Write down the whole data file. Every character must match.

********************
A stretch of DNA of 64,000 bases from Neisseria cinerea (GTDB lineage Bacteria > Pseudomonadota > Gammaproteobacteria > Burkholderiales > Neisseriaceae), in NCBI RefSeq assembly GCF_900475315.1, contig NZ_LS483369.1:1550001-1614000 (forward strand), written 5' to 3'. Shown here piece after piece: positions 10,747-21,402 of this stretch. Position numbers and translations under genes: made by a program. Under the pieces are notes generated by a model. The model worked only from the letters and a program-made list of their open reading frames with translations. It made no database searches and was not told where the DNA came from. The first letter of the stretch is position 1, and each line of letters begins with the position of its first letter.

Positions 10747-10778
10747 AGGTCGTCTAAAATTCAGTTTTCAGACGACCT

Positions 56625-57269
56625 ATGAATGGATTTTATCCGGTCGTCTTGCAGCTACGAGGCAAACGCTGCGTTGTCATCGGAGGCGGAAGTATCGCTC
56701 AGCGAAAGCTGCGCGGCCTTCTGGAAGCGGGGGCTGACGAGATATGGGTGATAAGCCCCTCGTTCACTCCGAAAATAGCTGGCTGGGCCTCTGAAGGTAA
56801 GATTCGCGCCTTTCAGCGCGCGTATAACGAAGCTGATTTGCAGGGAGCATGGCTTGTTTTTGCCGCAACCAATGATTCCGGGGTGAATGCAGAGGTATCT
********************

A stretch of DNA of 64,000 bases from Neisseria cinerea (GTDB lineage Bacteria > Pseudomonadota > Gammaproteobacteria > Burkholderiales > Neisseriaceae), in NCBI RefSeq assembly GCF_900475315.1, contig NZ_LS483369.1:1550001-1614000 (forward strand), written 5' to 3'. Shown here piece after piece: positions 10,747-21,402 of this stretch. Position numbers and translations under genes: made by a program. Under the pieces are notes generated by a model. The model worked only from the letters and a program-made list of their open reading frames with translations. It made no database searches and was not told where the DNA came from. The first letter of the stretch is position 1, and each line of letters begins with the position of its first letter.

Positions 10747-10778
10747 AGGTCGTCTAAAATTCAGTTTTCAGACGACCT

Positions 56625-57269
56625 ATGAATGGATTTTATCCGGTCGTCTTGCAGCTACGAGGCAAACGCTGCGTTGTCATCGGAGGCGGAAGTATCGCTC
56701 AGCGAAAGCTGCGCGGCCTTCTGGAAGCGGGGGCTGACGAGATATGGGTGATAAGCCCCTCGTTCACTCCGAAAATAGCTGGCTGGGCCTCTGAAGGTAA
56801 GATTCGCGCCTTTCAGCGCGCGTATAACGAAGCTGATTTGCAGGGAGCATGGCTTGTTTTTGCCGCAACCAATGATTCCGGGGTGAATGCAGAGGTATCT